Tuesday 25 July 2017

Short Observations

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JMH International Essays — Announcement

Original Essays on the Psychology of Anger and/or Violence 

We thank all those who have submitted an essay to the JMH International Prize Essay Contest. As of now, February 1, 2017, we have decided not to continue with the contest.

For those who feel they have an important contribution to the subject of the Psychology of Anger and/or Violence, please feel free to submit your essay with the form provided here. If the judges agree that the essay is a significant contribution, we will publish it here (subject to agreement with the author).

We include here links related to past essays — For the 2014 contest, click here for the summary article and here for the list of winners; for the 2015 contest, click here for the summary article and the list of winners; and for the 2016 contest, click here.

Longer Observations

Election Day, 2016: Two Psychologies and the Global Age

November 8, 2016

Until today, I thought the most efficient commentary I could make on the 2016 elections would be through images — political cartoons — and I published an online book of 76 political cartoons called Mostly Trump (that can be purchased on Amazon or in the iTunes bookstore).

However, I have just now found myself thinking along lines that are different for me about the meaning of this election and thought it might be useful to write them out.

The overall idea is that there is a shift of perspective going on in individuals in the United States and probably in Europe. It is a shift from the personal, local, and even national points of view to a global point of view.

This newer view sees us as all together: peoples, animals, plants, oceans, land masses, atmosphere, and so on.

The older perspective is of me over here and you and the rest of the world over there. Or there is a perspective of me, as an American, over here, along with other Americans, with the rest of the world over the oceans.

There are also, in the older ways of looking at things, the perspectives of a religion (the view of a Christian or a Jew or a Moslem) or of a race or of a man or of a woman or of a type of person (an intellectual, a manual worker, an athlete, a gay person, and so on).

The newer perspective does not abandon the older ways of looking but adds point of view. It sees things from the point of view of the planet or the solar system. It sees all of us humans on the same level and as "planet mates" with the animals and plants. An elephant in Africa is not "out there," alien to us, but living alongside us on this planet, sharing it with us, and vice versa.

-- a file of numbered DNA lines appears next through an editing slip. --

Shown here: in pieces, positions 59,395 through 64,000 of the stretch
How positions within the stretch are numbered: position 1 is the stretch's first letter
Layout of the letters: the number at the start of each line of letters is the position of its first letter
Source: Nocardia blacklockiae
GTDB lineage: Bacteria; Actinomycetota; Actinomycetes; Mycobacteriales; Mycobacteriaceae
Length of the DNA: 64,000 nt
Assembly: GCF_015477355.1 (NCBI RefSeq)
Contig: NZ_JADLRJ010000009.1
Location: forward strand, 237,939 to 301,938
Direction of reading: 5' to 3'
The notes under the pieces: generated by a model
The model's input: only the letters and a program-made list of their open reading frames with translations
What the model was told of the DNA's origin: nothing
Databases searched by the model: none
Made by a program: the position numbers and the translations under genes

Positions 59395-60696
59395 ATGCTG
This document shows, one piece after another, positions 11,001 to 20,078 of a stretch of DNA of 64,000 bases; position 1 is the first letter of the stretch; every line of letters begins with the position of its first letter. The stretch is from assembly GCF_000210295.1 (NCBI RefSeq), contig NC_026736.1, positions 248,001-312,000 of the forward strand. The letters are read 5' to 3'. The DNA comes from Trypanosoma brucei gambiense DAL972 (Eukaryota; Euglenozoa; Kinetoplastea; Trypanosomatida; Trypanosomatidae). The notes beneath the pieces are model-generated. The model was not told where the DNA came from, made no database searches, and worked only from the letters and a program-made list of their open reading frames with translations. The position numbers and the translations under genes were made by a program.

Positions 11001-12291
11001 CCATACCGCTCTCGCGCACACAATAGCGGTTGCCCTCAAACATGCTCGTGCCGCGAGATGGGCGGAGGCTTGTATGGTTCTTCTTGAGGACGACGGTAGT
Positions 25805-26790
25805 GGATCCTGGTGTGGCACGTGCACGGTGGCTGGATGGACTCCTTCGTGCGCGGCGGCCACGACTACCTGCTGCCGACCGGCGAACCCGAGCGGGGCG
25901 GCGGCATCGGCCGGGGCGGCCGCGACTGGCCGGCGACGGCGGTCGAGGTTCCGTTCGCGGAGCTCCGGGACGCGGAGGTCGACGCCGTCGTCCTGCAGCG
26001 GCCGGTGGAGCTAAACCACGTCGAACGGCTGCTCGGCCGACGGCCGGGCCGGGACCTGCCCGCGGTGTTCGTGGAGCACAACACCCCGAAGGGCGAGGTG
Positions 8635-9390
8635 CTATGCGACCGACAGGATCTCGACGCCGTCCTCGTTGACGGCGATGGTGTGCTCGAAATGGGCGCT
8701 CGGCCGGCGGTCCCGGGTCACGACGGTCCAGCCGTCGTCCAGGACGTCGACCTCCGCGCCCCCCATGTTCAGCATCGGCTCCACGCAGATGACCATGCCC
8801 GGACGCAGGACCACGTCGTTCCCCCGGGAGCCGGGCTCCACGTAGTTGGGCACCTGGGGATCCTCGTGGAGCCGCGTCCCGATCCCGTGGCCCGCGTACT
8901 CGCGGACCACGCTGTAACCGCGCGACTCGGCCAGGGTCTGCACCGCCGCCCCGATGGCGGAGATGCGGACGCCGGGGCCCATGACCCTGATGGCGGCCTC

This newer perspective, it seems to me, pops up in different fields of intellectual study, even in the sciences.

For example, in the abstract field of Physics, we have Chaos Theory that theorizes that the smallest event in one part of the world can effect the whole planet (if I understand the theory correctly). This seems to me an expression of a "larger" perspective and is consistent with the larger perspective we are discussing.

All of this dovetails with (or is caused by) what some are calling the Third Industrial Revolution. Technological innovations have made it that any person on earth can communicate with any other person almost instantaneously and at very little cost. 

In addition, It is possible for each of us to create things by ourselves and on our own that could have only been produced in the past by a massive joint effort. For example, each of us can make and produce and publish and distribute books and music and film. It is possible that it is a matter of time before each person on earth, with very little knowledge or ability or wealth, will have it within his or her ability to produce weapons of mass destruction.

Among other things, this massive increase in the power of the individual means that any human on earth can have a massive effect, and quickly. It also means that the single thought or emotion of a single person who, to the old point of view, is of the very least significance, can have the greatest significance for everyone. There are no more insignificant people. And no thought or feeling of anyone can be dismissed as meaningless or insignificant.

It is also more and more possible for individual and groups of individuals to influence significantly the plant and animal kingdoms as a whole and the atmosphere of the planet itself and its oceans and even its mountains. This power used to be thought of as god-like, but now it must be considered human-like.

Another consequence of this Third Industrial Revolution is that one person (or robot) can do the job of ten or even a hundred and maybe a thousand people. This means that, at the very same time the individual with his or her thoughts and feelings and fantasies assumes monumental importance and power, this same individual is becoming, from a financial point of view, more and more useless. Feelings of powerlessness stemming from the loss of ability to support oneself and ones family, and the feelings of humiliation this brings combine with the ability to communicate about it all and the ability to do something about it. It is easy to blame individuals or groups for these problems, and it is easier than ever to express your views and feelings to thousands and even millions.

Because of these and other factors, we seem to be witnessing a massive power shift. As Jung predicted, women seem to be moving more and more into positions of power which corresponds with an increased awareness of the value of the feminine. In America, Latinos and African Americans communities are growing, and they are accumulating more and more wealth and more and more political power.